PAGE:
Men and women differ considerably in their roles as providers and recipients of intergenerational transfers. Because of their higher income, men finance a higher share of public transfers to the elderly generation and of the consumption needs of children. In contrast, women carry out more unpaid work for children and other household members. The lower contributions to the public transfer system result in lower yearly pensions for women. However, because of higher female life expectancy and lower retirement ages, women are net receivers of public transfers for a much longer period than men.
In our paper we use cross-section data on intergenerational transfers in 16 European countries to give an overview of the gendered dimension of intergenerational transfers. In particulare we aim at answering the following questions: (1) How large are gender differences in net intergenerational transfers over lifetime when all type of transfers are considered, including transfers in form of unpaid work. (2) Does the public transfer system advantage men or women when life expectancy is taken into account?
Data and methodology
Our analysis is based on European National Transfer Accounts (NTA) data. NTAs consist of gender-specific age profiles, containing the per-capita averages of income, transfer payments and benefits, consumption and saving by age. So-called National Time Transfer Accounts (NTTAs) are based on time use data and complement the basic NTA system with estimates of production, transfers and consumption of services that are produced by unpaid work.
Three types of transfers can be distinguished in NTAs and NTTAs: (i) public transfers, (ii) private market transfers, consisting of monetary transfers and of goods and services bought on the market that are provided to other household members, mostly to children; and (iii) private non-market transfers, which consist mainly of services produced by unpaid work for other household members.
Figure 1 plots age-specific per-capita averages of net transfers by type and gender in the EU‑15. Positive values indicate net transfer benefits, negative values net transfer contributions. The most important type of transfers for children is the time of their parents. For elderly persons the most important type of transfers are public transfers. The peak in providing transfers is at ages 35 to 40, when a large share of the population devotes time and income to their own children.
We generate a gender-specific measure of net transfers that a hypothetical individual pays and receives over his or her entire life time, given the age-specific transfer pattern in 2010. The measure is based on a thought experiment. It is assumed that the age- and gender-specific patterns of transfers observed in 2010 correspond to the life course patterns of a hypothetical male and female individual. Furthermore, it is assumed that these individuals face mortality rates corresponding to the age- and gender-specific rates observed in 2010 (Eurostat 2017).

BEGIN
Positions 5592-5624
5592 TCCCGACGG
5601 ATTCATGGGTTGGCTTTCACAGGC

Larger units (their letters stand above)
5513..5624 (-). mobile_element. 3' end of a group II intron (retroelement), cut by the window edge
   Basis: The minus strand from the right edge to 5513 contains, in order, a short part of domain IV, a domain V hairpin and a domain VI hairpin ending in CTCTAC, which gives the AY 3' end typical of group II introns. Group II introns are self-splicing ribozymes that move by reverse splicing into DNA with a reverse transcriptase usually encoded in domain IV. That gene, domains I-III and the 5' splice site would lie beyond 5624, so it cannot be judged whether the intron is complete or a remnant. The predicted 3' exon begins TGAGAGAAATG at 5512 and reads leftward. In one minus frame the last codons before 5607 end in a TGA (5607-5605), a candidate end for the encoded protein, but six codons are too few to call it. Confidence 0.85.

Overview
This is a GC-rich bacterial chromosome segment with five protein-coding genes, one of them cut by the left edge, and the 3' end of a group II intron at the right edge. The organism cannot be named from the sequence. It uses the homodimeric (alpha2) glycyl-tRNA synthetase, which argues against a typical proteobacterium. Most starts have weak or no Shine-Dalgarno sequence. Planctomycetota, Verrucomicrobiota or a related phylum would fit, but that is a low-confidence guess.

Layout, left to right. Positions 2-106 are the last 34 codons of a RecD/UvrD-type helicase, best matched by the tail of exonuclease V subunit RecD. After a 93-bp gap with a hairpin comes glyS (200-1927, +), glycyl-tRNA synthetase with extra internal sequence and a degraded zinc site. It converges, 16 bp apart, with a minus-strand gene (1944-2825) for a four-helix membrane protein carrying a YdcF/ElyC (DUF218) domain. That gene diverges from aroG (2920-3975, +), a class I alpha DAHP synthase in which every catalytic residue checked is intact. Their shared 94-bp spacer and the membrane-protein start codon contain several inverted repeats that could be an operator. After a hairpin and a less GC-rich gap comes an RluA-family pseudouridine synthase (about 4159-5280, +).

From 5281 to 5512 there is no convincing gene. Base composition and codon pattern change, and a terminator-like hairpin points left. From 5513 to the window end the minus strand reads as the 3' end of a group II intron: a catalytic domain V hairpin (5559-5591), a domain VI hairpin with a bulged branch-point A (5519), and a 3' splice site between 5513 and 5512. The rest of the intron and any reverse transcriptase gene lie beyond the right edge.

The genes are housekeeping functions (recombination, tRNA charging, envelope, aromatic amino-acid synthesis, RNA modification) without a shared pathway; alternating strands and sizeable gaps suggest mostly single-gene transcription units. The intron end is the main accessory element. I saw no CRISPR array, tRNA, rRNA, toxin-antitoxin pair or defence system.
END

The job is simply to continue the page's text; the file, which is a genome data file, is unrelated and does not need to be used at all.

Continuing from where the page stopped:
While lifetime transfers across the EU‑15 are gender-balanced on average, we find considerable differences between genders in single countries. In Spain, Italy and Slovenia, women contribute considerably more to intergenerational transfers than men. The explanation is the considerably larger amount of time devoted to work (including paid and unpaid work) of women in these countries. In Austria, Germany, Sweden and the UK, we find considerably higher net contributions of men, compared to women. These countries are characterised by large net public contributions of men in working age and moderate non-market contributions of women.
From a gender perspective particularly interesting are the public transfers in old age. We decompose total public benefits received in old age in a level component and a duration component. In most countries women receive lower yearly public benefits in old age. However, because of the higher female life expectancy and their longer retirement period, the total net public benefits received in old age are higher for women in all countries except Austria. Given the age-specific net transfers and mortality rates observed in 2010, the average number of years that men live as net beneficiaries of public transfers is about 16 in the analysed countries. Women, however, can expect to live 23 years as net beneficiaries.
Hammer, B., Spitzer, S., Vargha, L., & Istenič, T. (2019). The Gender Dimension of Intergenerational Transfers in Europe. VID Working Paper 07/2019